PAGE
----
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Battered GE shares lure some buyers but worst may not be over

Published: Updated:

General Electric Co shares stabilized after a brutal slide last week sent the stock near six-year lows, but the worst may not be over.

Some investors still do not see enough value to warrant buying the shares, which have lost some of their luster as a blue-chip investment.

They are sorting through massive changes announced by GE’s new Chief Executive John Flannery last Monday: hugely reduced near-term profit-growth prospects, a halved dividend, and a wave of promised divestitures.

“In a sense, the stock is trying to find an investor,” said Scott Lawson, vice president of Westwood Holdings Group in Dallas, who follows industrial stocks, as the stock was sliding last week. “That investor is not a growth guy, because they are not growing. It’s not a value guy, because they’re not cheap on the value metrics.”

Massive stock decline

The massive decline for the stock - more than 40 percent this year - suggests that it would pique the interest of value players.

GE shares fell to $17.90, their lowest closing price since December 2011, after dropping 12.6 percent over Monday and Tuesday, their biggest two-day decline since the financial crisis. The stock edged back up over the rest of the week and closed Friday at $18.21 amid news that Flannery had bought about $1.1 million worth of the stock.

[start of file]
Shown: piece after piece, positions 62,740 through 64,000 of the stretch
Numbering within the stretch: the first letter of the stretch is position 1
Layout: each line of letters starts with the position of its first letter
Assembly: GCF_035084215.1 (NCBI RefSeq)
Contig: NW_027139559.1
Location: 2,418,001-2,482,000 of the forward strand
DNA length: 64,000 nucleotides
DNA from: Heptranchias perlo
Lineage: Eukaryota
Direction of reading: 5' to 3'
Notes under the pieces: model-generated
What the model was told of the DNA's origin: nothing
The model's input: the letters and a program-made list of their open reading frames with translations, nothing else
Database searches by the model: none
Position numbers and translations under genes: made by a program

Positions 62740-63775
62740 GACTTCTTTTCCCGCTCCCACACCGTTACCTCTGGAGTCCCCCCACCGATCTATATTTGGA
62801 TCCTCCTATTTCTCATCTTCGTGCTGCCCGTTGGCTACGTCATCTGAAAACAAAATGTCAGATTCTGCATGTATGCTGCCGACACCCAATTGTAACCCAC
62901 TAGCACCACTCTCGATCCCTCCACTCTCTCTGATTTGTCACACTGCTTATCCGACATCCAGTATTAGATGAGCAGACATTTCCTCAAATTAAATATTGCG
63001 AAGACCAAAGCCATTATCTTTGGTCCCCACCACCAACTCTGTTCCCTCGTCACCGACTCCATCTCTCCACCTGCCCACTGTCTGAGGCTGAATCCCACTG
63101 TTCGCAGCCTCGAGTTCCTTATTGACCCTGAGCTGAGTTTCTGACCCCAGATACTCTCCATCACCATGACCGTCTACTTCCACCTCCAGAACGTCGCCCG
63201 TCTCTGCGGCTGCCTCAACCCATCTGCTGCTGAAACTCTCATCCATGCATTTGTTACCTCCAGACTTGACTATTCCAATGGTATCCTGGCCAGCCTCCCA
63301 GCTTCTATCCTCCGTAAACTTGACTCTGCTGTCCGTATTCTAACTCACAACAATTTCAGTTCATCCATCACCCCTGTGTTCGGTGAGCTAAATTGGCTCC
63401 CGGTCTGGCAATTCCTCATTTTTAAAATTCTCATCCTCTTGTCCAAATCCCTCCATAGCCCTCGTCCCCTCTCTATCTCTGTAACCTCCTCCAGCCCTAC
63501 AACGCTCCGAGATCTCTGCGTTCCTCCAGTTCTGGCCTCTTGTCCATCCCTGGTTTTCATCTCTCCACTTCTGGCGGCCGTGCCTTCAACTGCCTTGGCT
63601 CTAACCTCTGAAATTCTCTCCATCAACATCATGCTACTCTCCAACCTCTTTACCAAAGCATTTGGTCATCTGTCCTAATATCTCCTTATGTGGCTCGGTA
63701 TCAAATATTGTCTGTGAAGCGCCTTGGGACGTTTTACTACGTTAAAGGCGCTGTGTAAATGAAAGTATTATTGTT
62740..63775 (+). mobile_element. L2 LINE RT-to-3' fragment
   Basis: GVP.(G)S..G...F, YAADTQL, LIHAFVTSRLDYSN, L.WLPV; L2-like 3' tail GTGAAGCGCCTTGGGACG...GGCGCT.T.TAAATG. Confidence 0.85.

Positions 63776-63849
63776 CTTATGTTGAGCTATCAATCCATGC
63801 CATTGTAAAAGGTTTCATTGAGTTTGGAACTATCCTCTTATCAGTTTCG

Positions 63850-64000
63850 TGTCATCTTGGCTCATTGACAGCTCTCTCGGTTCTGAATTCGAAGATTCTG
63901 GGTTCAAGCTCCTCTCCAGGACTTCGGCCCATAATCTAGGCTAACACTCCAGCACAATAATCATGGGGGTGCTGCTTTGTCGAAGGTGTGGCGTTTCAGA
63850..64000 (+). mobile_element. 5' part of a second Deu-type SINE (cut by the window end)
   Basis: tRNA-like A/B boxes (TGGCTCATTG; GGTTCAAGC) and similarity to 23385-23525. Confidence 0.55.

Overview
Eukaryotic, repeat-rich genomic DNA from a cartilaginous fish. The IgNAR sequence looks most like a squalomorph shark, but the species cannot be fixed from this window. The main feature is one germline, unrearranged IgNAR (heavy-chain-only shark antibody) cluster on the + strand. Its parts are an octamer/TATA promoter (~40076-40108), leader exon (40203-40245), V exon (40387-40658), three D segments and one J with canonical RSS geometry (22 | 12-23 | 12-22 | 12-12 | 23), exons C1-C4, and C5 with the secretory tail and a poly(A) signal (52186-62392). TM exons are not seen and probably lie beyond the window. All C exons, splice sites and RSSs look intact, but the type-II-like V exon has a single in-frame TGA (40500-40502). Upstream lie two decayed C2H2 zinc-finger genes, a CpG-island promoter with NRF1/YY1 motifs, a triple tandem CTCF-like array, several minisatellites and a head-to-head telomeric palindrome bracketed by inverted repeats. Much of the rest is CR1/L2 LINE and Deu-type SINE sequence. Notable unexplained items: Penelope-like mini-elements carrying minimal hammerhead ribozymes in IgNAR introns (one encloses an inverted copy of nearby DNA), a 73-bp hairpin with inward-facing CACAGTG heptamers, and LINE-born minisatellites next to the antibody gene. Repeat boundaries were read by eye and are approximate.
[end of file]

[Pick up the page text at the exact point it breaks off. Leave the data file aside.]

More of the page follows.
But GE shares have not fallen enough for some investors.

“What we are looking for is a sufficient margin of safety to reasonable intrinsic value, and at the current stock price, we just don’t think the margin of safety is there,” Michael Kon, portfolio manager with Golub Group in San Mateo, California, said as the stock hovered around $18.

Kon said he was looking either for the stock to fall further or for better-than-expected improvement in GE’s power-turbine division before any investment.

Investment advisory firm Alan B. Lancz & Associates bought some GE shares last week as the stock dipped into the $17 range, seeing value in the company’s assets, which also include remaining major businesses in jet engines and healthcare, said Alan Lancz, president of the Toledo, Ohio-based firm.

But Lancz said he sees GE as an investment with a three- to five-year payoff and acknowledged the stock may fall further before that.